When it comes to keeping older devices up-to-date with the latest versions of Android, some OEMs are better than others at pushing out updates. Samsung‘s well known for a lack of updates but even Google only commits to two years of updates for new features and three years for security updates. OnePlus has recently committed to a similar support schedule. Overall, that’s pretty bad when iOS 11 still supports the iPhone 5S from 2013.

My particular gripe is with the Nexus 9 from late 2014. Launched with Lollipop (5.0.1), the Nexus 9’s last update was to 7.1.1 back in 2016 and while it was never a great tablet, it has a very capable CPU in the form of the nVidia Tegra K1 which continues to cope well with today’s apps. The particular problem with the Nexus 9 is that the 7.1.1 release really wasn’t very good and the device became prone to freezing and random rebooting. I’ve previously written about my problems with the Nexus 9 on GNC and while my previous efforts did help in the short-term, the tablet was back to its old ways in a few months.

If the name LineageOS is unfamiliar, CyanogenMod might ring some bells. After Cyanogen Inc decided to closedown the CM distro, it was forked, rebranded and taken over by the community as LineageOS. It now supports nearly two hundred smartphones and tablets, with the vast majority on 7.1.2 but an increasing number on Android 8.

Converting a smartphone or tablet to LineageOS can be a little daunting and there’s always that niggling fear of bricking the device. However, there’s generally good instructions for each model and there’s an active online community. All the tools are available online for download – Android Studio or ADB Tools, LineageOS, TWRP, GApps…

After a particularly annoying day when I wanted to throw my Nexus 9 out of the window, I decided to convert the tablet from Google’s 7.1.1 to LineageOS’s take on 7.1.2. It was either that or buy a new tablet so I took the plunge….The key to a successful transition is preparation: read the instructions, download all the software and get it installed before doing anything at the command line. The Android device is going to be completely wiped so make sure everything important has been copied off.

It doesn’t take long to do the work but can be a bit nerve-wracking if you’ve never unlocked a bootloader. The worst bit is when you’ve done all the work and have rebooted the device for the last time. It can take several minutes to finalise the install and present the “Getting Started” screen.  Tense moments watching the boot animations.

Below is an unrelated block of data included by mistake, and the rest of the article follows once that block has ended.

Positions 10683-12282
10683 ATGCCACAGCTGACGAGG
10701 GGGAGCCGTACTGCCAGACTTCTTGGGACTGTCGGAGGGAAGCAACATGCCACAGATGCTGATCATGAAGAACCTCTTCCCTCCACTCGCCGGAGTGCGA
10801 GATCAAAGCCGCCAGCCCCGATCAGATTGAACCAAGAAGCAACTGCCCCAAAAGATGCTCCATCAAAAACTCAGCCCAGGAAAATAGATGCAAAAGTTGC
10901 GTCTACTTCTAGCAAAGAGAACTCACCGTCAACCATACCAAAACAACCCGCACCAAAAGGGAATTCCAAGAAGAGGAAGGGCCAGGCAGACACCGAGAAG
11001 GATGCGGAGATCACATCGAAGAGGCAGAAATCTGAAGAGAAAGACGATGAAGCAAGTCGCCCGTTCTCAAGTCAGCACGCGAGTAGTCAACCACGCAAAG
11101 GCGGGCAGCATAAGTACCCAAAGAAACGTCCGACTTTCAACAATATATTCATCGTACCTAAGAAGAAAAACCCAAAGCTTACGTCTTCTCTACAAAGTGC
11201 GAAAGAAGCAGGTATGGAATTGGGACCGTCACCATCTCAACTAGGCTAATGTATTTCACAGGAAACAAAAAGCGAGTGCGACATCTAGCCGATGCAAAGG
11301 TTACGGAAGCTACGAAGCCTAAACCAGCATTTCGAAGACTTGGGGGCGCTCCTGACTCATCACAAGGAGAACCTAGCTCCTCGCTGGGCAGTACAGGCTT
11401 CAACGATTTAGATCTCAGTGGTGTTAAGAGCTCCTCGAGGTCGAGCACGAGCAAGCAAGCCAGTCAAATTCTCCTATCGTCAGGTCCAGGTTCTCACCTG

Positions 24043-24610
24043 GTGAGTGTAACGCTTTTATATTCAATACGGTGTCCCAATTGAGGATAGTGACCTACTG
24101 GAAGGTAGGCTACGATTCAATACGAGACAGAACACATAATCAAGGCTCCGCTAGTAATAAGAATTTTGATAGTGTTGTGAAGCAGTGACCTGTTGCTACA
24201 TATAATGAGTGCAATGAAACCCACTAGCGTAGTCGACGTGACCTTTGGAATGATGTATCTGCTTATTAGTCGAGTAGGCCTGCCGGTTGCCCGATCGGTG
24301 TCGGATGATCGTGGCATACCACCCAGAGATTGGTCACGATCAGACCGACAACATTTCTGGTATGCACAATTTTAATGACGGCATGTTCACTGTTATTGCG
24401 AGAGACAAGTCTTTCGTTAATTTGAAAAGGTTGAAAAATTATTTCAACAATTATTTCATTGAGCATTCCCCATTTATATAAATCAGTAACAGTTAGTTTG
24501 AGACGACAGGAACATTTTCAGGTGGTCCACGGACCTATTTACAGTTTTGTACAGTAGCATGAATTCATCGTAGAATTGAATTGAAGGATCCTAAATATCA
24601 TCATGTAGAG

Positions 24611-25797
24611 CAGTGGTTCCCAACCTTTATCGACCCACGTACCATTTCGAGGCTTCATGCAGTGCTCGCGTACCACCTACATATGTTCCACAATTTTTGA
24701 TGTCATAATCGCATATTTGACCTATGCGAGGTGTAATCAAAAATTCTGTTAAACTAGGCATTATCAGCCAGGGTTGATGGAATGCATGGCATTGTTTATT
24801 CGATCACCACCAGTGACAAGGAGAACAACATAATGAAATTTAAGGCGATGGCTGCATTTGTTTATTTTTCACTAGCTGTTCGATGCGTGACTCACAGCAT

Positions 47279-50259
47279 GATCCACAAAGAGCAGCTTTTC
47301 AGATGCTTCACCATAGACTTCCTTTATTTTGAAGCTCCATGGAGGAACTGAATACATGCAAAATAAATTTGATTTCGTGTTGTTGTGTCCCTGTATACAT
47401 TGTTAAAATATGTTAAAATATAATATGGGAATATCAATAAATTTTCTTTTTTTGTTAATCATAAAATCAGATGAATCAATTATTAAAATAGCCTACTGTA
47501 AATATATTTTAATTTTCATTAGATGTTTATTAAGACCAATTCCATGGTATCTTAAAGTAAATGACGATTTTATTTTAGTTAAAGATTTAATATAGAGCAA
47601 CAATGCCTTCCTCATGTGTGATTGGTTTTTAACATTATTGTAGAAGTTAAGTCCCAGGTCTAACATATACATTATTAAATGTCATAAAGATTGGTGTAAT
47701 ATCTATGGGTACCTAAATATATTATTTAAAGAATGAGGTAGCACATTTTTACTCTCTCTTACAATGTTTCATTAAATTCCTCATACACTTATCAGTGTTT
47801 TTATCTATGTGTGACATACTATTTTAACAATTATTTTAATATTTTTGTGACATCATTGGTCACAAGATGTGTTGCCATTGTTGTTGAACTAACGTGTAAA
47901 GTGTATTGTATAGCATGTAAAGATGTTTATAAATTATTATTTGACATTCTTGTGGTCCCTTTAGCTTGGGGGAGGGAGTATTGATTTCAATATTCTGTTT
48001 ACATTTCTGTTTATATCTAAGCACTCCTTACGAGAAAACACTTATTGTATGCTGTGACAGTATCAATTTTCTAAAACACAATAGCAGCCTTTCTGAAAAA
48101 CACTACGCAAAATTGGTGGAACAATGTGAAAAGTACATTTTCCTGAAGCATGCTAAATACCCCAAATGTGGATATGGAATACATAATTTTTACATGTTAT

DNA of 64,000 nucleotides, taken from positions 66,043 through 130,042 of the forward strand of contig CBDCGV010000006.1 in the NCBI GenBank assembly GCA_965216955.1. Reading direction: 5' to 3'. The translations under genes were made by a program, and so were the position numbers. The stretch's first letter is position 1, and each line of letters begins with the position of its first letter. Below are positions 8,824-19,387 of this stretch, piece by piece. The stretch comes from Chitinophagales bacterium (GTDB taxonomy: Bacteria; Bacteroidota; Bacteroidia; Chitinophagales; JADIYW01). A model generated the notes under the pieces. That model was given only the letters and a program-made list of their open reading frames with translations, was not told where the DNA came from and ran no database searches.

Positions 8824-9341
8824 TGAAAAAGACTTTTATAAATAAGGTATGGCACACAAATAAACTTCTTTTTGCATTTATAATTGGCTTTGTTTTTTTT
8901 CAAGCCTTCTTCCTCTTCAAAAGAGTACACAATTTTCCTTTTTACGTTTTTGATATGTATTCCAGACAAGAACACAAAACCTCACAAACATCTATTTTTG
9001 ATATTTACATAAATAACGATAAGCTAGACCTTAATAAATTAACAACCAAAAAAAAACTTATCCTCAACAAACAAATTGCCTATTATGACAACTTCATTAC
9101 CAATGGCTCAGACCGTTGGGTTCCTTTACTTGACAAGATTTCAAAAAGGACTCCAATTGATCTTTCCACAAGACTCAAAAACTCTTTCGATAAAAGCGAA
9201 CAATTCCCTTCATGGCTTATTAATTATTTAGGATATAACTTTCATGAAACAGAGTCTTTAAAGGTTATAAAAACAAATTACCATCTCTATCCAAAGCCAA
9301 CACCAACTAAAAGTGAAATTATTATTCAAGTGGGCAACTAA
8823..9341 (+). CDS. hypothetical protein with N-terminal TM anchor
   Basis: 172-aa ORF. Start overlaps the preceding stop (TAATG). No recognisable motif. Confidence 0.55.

The good news is that I’ve been using LineageOS for at least three months now and I’m very pleased with the change. The Nexus 9 is much more reliable than it was with stock Android. Yes, I still get the occasional random reboot but reliability is way better than the original. Weekly OTA updates keeps the 9 up-to-date with the latest patches.

And LineageOS isn’t only a port of 7.1.2: the distro has additional features not found in standard Android, including system profiles, app locking, PIN scrambling and custom button placement. Nothing strays too far from stock but there are additional benefits.

If you’ve got an older device that’s been left for dead by its manufacturer but you want to keep it alive for longer, I’d recommend you take a look at LineageOS.


OnePlus 5T Drops In NY



OnePlus has officially unveiled its latest flagship, the OnePlus 5T at a live event in Brooklyn, New York. In a change from the usual on-line reveal, the OnePlus team were live on stage to give an insight into their relationship with users, the benefits of OxygenOS and developing the 5T before the big reveal.

As expected, the 5T sports a large 6″ AMOLED screen with an 18:9 aspect ratio, face unlock and a secondary low-light camera. Compared with the OnePlus 5, the internals are largely unchanged – Snapdragon 835 and a choice of 6GB  RAM / 64GB storage or 8GB RAM / 128GB storage – and it still has a 3.5 mm headphone jack. Hurrah!

The new AMOLED screen is 1080 by 2160 giving 401 ppi. It’s a 6″ screen but the exterior dimensions (156 x 75 x 7.3 mm) of the 5T are only millimetres bigger than the 5 and its 5.5″ screen (154 x 74 x 7.25 mm). This has been achieved by moving the fingerprint sensor to the back which gives more real estate over for the display without needing to increase the phone’s size. Sadly, it’s the end of the line for the capacitive buttons.

While the fingerprint sensor will unlock the phone in under 0.2 seconds, new to the OnePlus range is the face unlock feature, which uses 100 identifiers to ensure that it’s really the right person holding the phone before it unlocks. Hard to say how it will stack up against another flagship phone.